If he just raced in Dec, I'd think he'd need some time for his feet to grow out until your farrier can get an appropriate angle. Or just some let down time, period. Lots and lots of turn-out if you can get it. The ability to keep moving will help any arthritis. He seems very nice and quiet, though. A cute fellow.

    Try and find a good lameness vet when one is in your area. When my guy was first off the track, a local vet was used, and only one ankle x-ray was taken, showing arthritis. And there was loads of conjecture about what might be wrong with him - he'd buck - he'd canter funny - super sensitive to leg - to the point he was going to just be a pasture puff.

    A year later when I took him on, had a complete work-up done (cost me $700 with lots of x-rays, including ankles, hocks, spine) and we were able to pinpoint several things. Many things much better than expected. One issue not so good - kissing spine - which then required a custom saddle - but with the saddle that has turned out to be not as much of a problem as thought. My guy has done best with lots of turn-out - for both attitude and arthritis issues. But if yours is as nice and quiet in the first place, perhaps you can get by with a bit less.

    Good luck, and good for you getting an OTTB! One thing you will learn, they are often so willing to please - which is perhaps why yours is still going forward willingly while probably sore.
    Being right half the time beats being half-right all the time. Malcolm Forbes



  18. #18
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    Oct. 1, 2005
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    That is a sore horse with a heart of gold. I'll take him. He's yelling at you with his body language and his tail, but bless 'im, he's trying his best despite the discomfort.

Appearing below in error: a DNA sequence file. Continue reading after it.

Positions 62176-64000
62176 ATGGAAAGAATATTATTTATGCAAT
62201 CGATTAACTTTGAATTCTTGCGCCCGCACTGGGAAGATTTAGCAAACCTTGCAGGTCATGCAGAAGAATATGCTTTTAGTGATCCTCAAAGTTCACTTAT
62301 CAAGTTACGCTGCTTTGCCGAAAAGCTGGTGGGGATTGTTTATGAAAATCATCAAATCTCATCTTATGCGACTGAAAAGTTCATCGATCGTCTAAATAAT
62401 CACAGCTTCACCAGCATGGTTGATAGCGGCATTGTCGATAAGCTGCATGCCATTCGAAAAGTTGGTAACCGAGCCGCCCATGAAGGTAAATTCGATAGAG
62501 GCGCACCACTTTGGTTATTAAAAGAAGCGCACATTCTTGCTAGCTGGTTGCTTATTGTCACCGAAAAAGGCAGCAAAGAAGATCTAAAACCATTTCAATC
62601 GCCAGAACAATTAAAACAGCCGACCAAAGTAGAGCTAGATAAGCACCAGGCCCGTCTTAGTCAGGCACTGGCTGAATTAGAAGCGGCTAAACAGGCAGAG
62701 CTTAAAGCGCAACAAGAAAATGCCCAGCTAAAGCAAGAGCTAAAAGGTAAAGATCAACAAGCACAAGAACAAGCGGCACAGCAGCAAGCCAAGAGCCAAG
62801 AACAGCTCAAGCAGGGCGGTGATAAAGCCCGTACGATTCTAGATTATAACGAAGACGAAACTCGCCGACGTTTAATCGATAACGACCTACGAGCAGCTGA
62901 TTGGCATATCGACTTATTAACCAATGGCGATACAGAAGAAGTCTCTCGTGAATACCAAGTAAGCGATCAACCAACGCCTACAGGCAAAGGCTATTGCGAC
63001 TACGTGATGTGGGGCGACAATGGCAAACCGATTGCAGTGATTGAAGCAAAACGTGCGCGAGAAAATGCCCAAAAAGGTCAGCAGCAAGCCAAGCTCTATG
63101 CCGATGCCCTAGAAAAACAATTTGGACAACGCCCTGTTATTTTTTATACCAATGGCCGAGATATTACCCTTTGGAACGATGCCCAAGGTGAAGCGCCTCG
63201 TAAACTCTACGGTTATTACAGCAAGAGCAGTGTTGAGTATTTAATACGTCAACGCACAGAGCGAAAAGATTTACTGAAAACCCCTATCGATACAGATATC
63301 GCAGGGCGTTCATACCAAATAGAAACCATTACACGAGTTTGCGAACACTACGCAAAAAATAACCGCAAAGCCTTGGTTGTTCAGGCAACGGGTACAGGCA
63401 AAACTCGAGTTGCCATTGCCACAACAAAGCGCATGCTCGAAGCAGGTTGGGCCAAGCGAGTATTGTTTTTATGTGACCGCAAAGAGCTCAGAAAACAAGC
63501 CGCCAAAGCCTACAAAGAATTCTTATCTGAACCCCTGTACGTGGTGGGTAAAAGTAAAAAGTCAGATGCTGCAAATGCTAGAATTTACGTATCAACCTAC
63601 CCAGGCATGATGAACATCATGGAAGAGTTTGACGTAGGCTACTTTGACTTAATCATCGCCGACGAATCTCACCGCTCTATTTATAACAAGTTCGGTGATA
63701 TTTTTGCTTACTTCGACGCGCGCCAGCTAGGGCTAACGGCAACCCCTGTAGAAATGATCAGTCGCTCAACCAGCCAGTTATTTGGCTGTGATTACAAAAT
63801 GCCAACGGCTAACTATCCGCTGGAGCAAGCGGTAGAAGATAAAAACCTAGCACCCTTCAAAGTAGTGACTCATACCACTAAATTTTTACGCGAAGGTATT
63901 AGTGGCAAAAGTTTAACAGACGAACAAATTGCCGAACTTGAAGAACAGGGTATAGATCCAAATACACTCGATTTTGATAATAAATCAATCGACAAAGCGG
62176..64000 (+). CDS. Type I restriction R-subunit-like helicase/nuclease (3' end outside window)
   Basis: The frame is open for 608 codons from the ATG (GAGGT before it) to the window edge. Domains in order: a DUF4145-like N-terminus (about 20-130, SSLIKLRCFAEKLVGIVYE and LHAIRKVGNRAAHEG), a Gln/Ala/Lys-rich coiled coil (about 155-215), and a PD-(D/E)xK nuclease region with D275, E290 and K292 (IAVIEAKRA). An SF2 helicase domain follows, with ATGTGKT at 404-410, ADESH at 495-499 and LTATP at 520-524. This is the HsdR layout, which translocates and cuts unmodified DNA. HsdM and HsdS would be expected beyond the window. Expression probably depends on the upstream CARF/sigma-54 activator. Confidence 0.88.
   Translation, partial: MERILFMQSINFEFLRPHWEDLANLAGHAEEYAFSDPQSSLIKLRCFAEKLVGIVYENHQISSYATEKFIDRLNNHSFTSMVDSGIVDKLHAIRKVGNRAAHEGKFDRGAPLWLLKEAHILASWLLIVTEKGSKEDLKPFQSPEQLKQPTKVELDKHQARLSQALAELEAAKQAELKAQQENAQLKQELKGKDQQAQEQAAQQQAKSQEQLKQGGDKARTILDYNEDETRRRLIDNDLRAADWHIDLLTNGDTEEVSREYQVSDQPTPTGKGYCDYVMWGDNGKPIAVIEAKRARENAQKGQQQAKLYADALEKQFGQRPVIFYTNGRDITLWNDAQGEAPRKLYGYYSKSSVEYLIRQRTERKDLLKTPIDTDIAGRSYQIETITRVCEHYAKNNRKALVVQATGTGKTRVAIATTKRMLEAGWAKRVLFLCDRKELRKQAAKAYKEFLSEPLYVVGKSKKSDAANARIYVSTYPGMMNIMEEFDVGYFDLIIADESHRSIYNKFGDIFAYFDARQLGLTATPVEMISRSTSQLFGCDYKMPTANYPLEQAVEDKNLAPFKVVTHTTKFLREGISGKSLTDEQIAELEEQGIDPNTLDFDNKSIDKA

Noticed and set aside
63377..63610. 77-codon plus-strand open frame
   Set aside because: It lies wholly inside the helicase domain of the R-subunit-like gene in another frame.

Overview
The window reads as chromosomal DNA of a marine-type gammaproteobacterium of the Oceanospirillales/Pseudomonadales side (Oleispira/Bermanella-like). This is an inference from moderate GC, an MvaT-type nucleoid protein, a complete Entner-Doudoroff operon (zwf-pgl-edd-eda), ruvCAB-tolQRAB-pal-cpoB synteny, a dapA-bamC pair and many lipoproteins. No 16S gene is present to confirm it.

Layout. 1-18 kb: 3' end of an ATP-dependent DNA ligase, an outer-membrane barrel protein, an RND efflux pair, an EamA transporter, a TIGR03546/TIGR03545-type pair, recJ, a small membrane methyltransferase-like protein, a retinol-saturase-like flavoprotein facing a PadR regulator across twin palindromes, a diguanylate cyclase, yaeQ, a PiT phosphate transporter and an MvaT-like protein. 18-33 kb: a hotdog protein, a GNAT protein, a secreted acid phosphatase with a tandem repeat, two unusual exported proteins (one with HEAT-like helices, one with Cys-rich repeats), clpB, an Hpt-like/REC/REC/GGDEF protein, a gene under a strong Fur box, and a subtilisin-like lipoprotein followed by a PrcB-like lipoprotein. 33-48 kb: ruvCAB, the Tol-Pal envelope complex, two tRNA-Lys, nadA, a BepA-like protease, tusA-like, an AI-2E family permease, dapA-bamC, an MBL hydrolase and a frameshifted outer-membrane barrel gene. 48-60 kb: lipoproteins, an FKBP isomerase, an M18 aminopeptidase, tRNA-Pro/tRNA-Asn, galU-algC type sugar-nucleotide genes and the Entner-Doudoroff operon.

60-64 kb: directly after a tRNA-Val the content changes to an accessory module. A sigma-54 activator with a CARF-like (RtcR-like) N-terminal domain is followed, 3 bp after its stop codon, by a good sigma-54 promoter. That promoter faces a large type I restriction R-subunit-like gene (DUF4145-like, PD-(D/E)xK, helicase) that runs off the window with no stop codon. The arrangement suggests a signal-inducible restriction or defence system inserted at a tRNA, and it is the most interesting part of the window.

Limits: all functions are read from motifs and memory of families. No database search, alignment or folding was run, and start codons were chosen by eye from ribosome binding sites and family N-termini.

Turn him out, let him down completely, if it were me it'd be at least two months, three or four even better, six not too much. If he has shoes on, pull them and ensure a good trim and then just let those feet grow a good 8 weeks before trimming again. Tincture of time is what he needs, not radiographs or messing with angles or anything else. When you see him frolicking like a pain free horse in the field- then start back with him slowly. He'll be a heckuva horse for the long run if you don't rush things.


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  19. #19
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    Feb. 10, 2006
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    Being race fit is not the same thing as being hunter fit. TOTALLY different way of going. I am not a psychic, so I don't know how sore he is and what it is from. I would think a vet might have a better idea, you know one that actually has seen him person. His ankles may be very sore. They may just be "ankles" and set. I don't know. He may be very sore or he may just be a crappy mover. He still needs some conditioning. I agree turnout would be best (several months at least) but I just got the feeling (correct me if I'm wrong OP) that turnout just wasn't in the plan? As for where to go to find out what his problem might be, obviously a lameness vet or a equine hospital. A few months of turnout (not stuck in a stall) might be cheaper though.
    Every mighty oak was once a nut that stood its ground.

    Proud Closet Canterer! Member Riders with Fibromyalgia clique.



  20. #20
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    Feb. 18, 2008
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    732

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    Yes ,he's body sore and I see an issue left front and I'd xray to be sure about that.I'd do everything up front.I'd also throw hhim out for good turnout and probably start up with just some light tack walking in the future.Go slowly with him.